by Alaina G. Levine
Does your idea of “networking” involve nursing a drink in the corner while your more gregarious colleagues mix, mingle, wheel, and deal? Whether you consider yourself an introvert, socially awkward, or just a networking newbie, here are 8 tips to help you connect more confidently and take your business to the next level.
1. Look for positive partnerships. Successful networking is about crafting win-win partnerships that bring value to both parties—it is never about trying to extract something from someone. Approach networking with the fundamental idea that you are seeking to find out what people need or what problems they have that you can help them with.
2. Look at networking through a new lens. For many people, networking has a place on the “dreaded chore” list. Others erroneously think that networking takes time away from the outputs associated with success in your profession. But, it’s important to see connecting with others as a positive activity that advances your success and that’s even (gasp!) enjoyable.
3. RSVP to professional events with a “yes.” You might not always feel like attending those Chamber of Commerce mixers, receptions, and industry conferences. But if you want to emplpoy netweorking as a business growth strategy, it’s crucial to get yourself to these professional events — and also be on the lookout for get-togethers hosted by your alumni association or regional chapter, local charities, or other organizations for which you volunteer.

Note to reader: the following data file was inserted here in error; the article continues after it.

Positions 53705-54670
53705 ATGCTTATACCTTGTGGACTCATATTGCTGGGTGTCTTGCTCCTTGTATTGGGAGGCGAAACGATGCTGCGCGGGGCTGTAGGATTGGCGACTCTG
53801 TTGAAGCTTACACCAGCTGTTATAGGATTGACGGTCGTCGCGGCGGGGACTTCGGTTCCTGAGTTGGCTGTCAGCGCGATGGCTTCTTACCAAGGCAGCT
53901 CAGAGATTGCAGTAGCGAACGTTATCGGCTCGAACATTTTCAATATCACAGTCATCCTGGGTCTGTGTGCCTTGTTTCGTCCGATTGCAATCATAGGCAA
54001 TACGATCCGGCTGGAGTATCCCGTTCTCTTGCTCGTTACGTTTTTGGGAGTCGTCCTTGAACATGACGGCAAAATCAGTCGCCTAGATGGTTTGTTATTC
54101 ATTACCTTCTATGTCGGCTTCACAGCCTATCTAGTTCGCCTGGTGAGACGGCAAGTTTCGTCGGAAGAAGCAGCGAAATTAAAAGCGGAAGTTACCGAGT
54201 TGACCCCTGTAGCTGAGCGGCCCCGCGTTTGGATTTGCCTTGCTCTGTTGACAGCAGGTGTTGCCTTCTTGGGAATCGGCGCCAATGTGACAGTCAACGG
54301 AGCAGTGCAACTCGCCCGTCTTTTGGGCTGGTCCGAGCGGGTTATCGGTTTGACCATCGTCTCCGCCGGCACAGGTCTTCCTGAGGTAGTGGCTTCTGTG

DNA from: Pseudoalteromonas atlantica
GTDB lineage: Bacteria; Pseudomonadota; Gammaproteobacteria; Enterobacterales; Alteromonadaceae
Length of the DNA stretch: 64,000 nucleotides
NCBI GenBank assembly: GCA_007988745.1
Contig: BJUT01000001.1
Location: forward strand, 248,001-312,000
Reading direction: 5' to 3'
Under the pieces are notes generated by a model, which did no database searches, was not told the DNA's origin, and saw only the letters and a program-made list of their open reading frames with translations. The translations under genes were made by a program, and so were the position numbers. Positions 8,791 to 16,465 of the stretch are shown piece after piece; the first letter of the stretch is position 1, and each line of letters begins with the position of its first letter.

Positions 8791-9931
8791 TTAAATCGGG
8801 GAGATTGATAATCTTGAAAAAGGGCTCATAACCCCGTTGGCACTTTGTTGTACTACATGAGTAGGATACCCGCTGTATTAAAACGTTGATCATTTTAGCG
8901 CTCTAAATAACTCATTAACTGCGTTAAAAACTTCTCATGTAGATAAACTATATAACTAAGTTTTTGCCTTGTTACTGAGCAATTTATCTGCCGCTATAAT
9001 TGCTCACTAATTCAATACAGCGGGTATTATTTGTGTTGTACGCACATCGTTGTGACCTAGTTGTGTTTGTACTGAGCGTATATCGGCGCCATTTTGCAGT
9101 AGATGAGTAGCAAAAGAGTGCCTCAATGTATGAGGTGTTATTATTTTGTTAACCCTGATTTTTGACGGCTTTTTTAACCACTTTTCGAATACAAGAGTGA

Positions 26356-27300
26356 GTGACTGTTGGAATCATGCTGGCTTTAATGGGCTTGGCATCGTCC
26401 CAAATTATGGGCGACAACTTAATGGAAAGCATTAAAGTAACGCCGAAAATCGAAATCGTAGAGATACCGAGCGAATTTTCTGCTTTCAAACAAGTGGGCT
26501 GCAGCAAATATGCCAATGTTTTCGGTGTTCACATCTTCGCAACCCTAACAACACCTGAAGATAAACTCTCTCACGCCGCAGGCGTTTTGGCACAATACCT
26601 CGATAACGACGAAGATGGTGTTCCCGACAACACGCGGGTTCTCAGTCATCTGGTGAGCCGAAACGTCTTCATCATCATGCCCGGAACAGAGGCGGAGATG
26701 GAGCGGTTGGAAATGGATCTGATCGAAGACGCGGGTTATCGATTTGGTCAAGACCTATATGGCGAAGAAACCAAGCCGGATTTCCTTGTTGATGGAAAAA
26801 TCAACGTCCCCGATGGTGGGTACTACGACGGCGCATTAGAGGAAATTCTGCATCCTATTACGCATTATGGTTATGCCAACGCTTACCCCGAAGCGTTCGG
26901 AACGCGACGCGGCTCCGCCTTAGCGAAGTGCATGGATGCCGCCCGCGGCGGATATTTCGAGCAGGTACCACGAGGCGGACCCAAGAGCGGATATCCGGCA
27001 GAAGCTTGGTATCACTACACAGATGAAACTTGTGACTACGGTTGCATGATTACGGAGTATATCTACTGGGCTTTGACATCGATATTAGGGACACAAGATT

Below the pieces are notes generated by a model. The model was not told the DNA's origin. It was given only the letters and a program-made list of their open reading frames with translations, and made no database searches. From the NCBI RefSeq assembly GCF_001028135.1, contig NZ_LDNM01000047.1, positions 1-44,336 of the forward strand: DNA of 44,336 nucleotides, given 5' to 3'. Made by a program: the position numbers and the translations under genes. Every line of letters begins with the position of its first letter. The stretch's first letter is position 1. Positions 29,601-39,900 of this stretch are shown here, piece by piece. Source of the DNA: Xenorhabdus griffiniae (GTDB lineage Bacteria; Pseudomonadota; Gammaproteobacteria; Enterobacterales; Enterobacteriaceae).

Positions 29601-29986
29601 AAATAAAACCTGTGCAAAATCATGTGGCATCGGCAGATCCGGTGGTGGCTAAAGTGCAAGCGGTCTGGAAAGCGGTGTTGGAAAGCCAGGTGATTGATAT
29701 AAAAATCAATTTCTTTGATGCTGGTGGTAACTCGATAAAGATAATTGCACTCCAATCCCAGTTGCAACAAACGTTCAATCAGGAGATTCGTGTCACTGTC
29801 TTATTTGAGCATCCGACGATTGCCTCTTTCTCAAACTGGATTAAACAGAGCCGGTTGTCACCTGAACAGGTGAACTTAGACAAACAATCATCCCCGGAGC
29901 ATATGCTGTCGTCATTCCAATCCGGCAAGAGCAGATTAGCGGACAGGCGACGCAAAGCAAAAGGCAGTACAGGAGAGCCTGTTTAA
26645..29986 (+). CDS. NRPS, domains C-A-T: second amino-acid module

4. Keep business cards in your wallet at all times. You never know who you might sit next to on your next flight, at a meeting for volunteers, or in line at the grocery store!
5. Don’t be afraid to make fellow networkers come to you. If you’re really feeling adventurous, be entrepreneurial and throw a “meetup” for people in your industry. Use Meetup.com and LinkedIn to promote the gathering.
6. Find a fun new group—and keep your eyes peeled for opportunities. Are you feeling a bit bored by your regular routine? Consider joining new clubs or taking classes in subjects that interest you.
7. Be open to connecting with friends of friends…and their friends, too! Try connecting with people who are not in your industry or who seemingly don’t have anything in common with you. Remember the six degrees of separation theory – you might be surprised how true it is!
8. Give yourself a goal. If the thought of networking still makes you uneasy, set a goal to reach out to just 5 or 10 people a month with whom you would like to build a partnership.
Hidden, game-changing career opportunities are everywhere, but they won’t magically reveal themselves. The only way to access these clandestine gems is via networking. Most people feel that they lack the confidence to network, which gives you a distinct advantage if you do. Believe it or not, making fruitful connections really does get easier with practice!
Get more details about these and other networking tips at Business Know-How online.
About the Author: Alaina G. Levine is the author of Networking for Nerds as well as a celebrated and internationally known speaker, comedian, career consultant, writer, and entrepreneur. To learn more, visit www.alainalevine.com or follow @AlainaGLevine.